SKC’s Woof By Woofwest wants to see them all!
The Seattle Kennel Club is enthusiastically following the lead of the American Kennel Club and a growing number of its individual kennel clubs around the country in making its shows more inclusive for all dogs, including “public” dogs that may not be entered in regular show events.
The Seattle Kennel Club has re-invented its March dog shows with this philosophy in mind. So much so that the club has given the weekend event a new name: “Woof By Woofwest presented by the Seattle Kennel Club.” The name comes with a wink toward the world-famous celebration, “South By Southwest,” held in Austin every year about this time for the past three decades, a convergence of interactive media, film, music and conferences.
It all started with the AKC and its welcoming of mixed breed dogs into its AKC Canine Partners programs, allowing them to compete in performance events.
It continues to grow with individual clubs, such as Portland’s Dog Fanciers Association, the Houston World Series of Dog Shows, the Detroit Kennel Club and others. Demonstration and participation events such as the AKC’s “My Dog Can Do That”, come with trainers provided to work with well-behaved, unentered dogs, teaching some basics about obedience, rally, agility, tricks and more, all activities any dog can enjoy. Add in the AKC’s Canine Good Citizen test, the chance to the “Ask the Vet” and the chance to visit with an attorney to help you work on estate planning for your dog, and you get the idea.
“The dog in your house is a Best In Show dog, too,” says Tammie Wilcox, SKC president. “We love all dogs and we want to be more inclusive with this event. We want to help all pet owners learn about responsible ownership, health care, and fun activities to share in with their dog.”
“We were discussing this at a club meeting,” Wilcox continued. “Dogs make such a difference in everybody’s lives, the reality is that our neighbors have a Goldendoodle or a Cavapoo; our friends have rescue and shelter dogs; members of our family have mixed breeds; and we have purebred dogs. Our dogs all play together in the back yard, in our front room, in dog parks, and we all smile and laugh about it.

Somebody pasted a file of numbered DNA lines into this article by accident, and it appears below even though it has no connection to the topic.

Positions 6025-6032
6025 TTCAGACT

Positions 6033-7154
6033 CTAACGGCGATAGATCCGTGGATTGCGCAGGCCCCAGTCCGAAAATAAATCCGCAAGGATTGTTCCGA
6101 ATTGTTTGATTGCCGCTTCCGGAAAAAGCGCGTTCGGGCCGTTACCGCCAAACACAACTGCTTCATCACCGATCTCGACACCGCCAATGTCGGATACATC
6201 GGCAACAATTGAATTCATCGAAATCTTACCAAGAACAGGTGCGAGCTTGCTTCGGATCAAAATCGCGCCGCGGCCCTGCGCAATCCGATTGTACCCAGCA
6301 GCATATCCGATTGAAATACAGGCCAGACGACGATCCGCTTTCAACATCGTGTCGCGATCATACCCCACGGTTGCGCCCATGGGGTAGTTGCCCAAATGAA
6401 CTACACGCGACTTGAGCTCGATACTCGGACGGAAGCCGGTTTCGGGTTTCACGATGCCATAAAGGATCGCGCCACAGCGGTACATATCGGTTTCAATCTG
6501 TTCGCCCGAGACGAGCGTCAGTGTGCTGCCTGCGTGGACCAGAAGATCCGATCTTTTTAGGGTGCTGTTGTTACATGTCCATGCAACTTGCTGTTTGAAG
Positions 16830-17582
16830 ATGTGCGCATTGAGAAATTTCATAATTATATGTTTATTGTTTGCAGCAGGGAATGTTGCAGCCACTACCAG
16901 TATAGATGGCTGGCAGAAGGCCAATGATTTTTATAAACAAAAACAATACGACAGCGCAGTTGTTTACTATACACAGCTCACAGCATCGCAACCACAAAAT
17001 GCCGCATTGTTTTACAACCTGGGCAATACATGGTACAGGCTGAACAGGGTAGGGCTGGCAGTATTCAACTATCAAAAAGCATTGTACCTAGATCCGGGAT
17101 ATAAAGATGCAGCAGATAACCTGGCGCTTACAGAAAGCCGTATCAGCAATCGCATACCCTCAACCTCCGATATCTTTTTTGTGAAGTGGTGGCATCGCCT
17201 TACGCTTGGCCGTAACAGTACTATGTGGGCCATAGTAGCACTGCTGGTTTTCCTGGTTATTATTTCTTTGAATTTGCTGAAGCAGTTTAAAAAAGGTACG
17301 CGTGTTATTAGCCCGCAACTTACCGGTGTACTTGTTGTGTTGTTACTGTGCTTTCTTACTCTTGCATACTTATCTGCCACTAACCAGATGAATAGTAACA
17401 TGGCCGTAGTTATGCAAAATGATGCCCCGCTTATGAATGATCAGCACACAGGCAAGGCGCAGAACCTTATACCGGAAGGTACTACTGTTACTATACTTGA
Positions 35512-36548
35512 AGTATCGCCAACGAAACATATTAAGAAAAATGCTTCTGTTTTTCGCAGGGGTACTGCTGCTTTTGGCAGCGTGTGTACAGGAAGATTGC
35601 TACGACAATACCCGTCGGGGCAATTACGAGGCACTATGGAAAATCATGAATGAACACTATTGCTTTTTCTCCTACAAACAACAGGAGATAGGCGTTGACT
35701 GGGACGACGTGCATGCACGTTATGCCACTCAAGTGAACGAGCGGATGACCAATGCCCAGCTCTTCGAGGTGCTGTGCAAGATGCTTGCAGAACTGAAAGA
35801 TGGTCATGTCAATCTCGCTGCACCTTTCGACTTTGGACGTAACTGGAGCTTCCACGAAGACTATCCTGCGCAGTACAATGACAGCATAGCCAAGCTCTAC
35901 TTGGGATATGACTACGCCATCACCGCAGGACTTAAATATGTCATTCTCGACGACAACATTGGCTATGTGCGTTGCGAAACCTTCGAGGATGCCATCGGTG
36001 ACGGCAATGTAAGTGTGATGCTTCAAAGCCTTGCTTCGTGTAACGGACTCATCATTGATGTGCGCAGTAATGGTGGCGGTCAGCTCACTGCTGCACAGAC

“We want to share the joy that our dogs bring us, we want to help teach other dog owners about some of the things that we do with our dogs. Let’s see if they like agility, let’s teach their people about health care issues, responsible ownership and more. They can learn about all of this at our event and ultimately, we all win, especially the dogs.”
The number of dogs – well-behaved only need apply – allowed in from the public will be limited in this first year to 25 dogs in the morning and 25 in the afternoon each day, hoping for a manageable total of 100 over the two days. Advance registration is required and a number of rules and guidelines will be in place, and controlled access come with that. Procedures and rules will be announced soon.
If it works, maybe more dogs can participate next year. “Our club members believe in this. We want to make it work for everyone,” says Wilcox. “We all love our dogs and sharing in that joy makes it a better world for all of us – dogs and people alike.”